Published: 26th July 2018
Meet Martha Ross. She dreams of being a singer, but she’s been working in a call centre for far too long. She’s separating from her husband, the father of her eighteen-month-old son. And she’s moving back home to her parents, toddler in tow. Life has thrown her a few lemons, but Martha intends to make a gin and tonic. It’s time to become the woman she’s always wanted to be. And at least her mum’s on hand to provide free childcare – along with ample motherly judgement, of course. But Martha’s attempts at reinvention – from writing a definitive, non-negotiable list of everything she’s looking for in a new man, to half-marathons, business plans and meditation retreats – tend to go awry in the most surprising of ways. And soon she comes to realise that in order to find lasting love, happiness and fulfilment, she needs to find herself first…
Thank you to Transworld for kindly sending me a review copy.
The plot begins with an introduction to our main character, Martha who is about to make a life changing decision about her marriage and from the opening page, it is clear that she already knows what she wants to do but a little nudge from someone else is enough for her to hit send on the text to end it all (oh how modern of her). Martha is a vibrant, female character who seems to lacking confidence in certain aspects of her life and as readers watch her embark on her new adventure of being a single mum to a toddler, she slowly steps out of her shell.
“Unrequited love when you have been promised absolutely nothing is painful, but unrequited love from someone who has promised you the world, is a slow death.”
With the aid of her two closest friends; Leanne (the sensible one) and Cara (the wild one), Martha embarks on a spot of online dating in which she discovers her ideal man called George. From there on, the pair exchange messages, words of wisdom and a few phone calls but I knew that he wasn’t the right one for her and in actual fact, I hoped that the man standing in the wings would be Mr Right For Martha. The side of the plot which I didn’t agree on was how much Martha seemed to not focus on her son – after all, she was now a single parent, sharing custody with her husband, but majority of the time, she thought about herself (not always a bad thing) and Moses was in the care of her mother for the majority of the plot which was slightly alarming. Don’t get me wrong, it’s a fictional world but she just didn’t come across as a mum – she just didn’t seem to care all that much about her son during the first quarter of the book or so. Martha seemed to spend a lot of her time glued to her phone, going off on yoga retreats with a colleague from work, ditching the supermarket shop to go drink with Cara – do anything aside from be with her son.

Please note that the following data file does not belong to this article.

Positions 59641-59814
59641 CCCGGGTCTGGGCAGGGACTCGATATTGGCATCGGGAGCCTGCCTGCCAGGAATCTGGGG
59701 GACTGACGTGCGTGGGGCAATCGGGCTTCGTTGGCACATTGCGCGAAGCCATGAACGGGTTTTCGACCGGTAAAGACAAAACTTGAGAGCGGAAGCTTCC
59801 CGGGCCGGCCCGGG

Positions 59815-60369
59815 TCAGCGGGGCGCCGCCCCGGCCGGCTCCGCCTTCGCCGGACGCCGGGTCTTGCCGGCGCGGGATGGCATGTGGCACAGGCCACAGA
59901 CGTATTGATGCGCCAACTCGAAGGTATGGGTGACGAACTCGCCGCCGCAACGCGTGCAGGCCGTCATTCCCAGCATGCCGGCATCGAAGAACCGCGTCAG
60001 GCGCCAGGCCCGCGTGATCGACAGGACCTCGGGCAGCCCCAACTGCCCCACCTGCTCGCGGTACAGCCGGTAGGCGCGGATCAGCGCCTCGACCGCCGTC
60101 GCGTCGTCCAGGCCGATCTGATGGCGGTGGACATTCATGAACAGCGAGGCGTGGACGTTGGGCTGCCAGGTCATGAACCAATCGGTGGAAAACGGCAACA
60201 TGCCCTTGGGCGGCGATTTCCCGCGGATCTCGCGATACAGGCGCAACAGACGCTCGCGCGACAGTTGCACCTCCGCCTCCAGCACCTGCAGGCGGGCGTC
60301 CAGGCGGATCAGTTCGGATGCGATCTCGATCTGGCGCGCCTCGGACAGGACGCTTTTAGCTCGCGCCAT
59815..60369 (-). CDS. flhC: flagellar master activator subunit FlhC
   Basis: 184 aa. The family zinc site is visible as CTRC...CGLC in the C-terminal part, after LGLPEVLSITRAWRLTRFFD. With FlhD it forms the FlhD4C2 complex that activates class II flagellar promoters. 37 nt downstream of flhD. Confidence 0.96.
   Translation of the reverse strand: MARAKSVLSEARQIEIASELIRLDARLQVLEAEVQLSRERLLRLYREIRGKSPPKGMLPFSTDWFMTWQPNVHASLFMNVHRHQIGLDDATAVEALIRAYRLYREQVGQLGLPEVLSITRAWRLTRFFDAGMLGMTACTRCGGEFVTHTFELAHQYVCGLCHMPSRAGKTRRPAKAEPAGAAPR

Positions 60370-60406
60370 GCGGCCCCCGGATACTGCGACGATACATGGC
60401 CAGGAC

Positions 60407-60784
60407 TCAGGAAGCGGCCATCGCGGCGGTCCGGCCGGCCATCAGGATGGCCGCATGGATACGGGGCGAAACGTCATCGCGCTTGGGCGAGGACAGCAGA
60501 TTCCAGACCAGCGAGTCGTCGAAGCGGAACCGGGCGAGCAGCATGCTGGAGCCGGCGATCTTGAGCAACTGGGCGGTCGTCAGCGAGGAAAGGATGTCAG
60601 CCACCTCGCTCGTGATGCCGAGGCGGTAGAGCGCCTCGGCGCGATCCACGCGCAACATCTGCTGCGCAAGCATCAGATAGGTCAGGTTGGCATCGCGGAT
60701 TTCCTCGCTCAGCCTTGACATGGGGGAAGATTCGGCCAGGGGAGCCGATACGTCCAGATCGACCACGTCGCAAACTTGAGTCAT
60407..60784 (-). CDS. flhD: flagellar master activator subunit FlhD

“If anyone was going to walk out, it was going to be me, preferably after covering her with milkshake. Instead, she gets to glide away like a model, leaving me to pay for her untouched hot chocolate with my eleven pounds sixty three.”
Martha was certainly relatable – a woman who was very determined to change her career, be a better mother, to exercise more, to step outside of her comfort zone, but in reality, all she wanted to do was sit with her friends and drink wine whilst messaging the man from the dating app. I did enjoy the plot of the book but Martha had no sparkle; she was going through a divorce, learning to discover herself once again and so, she had no glow about her. I wanted her to be motivated to do all of the things on her to-do list, I wanted her to be a better person for the sake of herself as well as her son but I didn’t want her to be happy with this random online man. Martha never really gave anything her complete focus – not her son, not her singing, not her friendship with Leanne or Cara, the only side to her life which she really cared about was the mystery man from the internet.
“Today there is time. I will make time because my drama deserves as much attention as anything he has to offer.”
In all honesty, the book went at a really lovely pace but the final few chapters were completely rushed and before I had chance to turn the page, a happy ending was created almost out of nowhere. Martha never told readers about her business, about her online dating life, about fixing her relationship with her Mum – the love story was pieced together and that was that. The narrative deserved a few more chapters of sheer explanation simply for the reader (yes, we do have our imaginations) as it’s very easy to be absorbed by Martha and her world. I did enjoy the book and I think it’s a lovely debut novel from Charlene, it’ll be interesting to see what she writes next.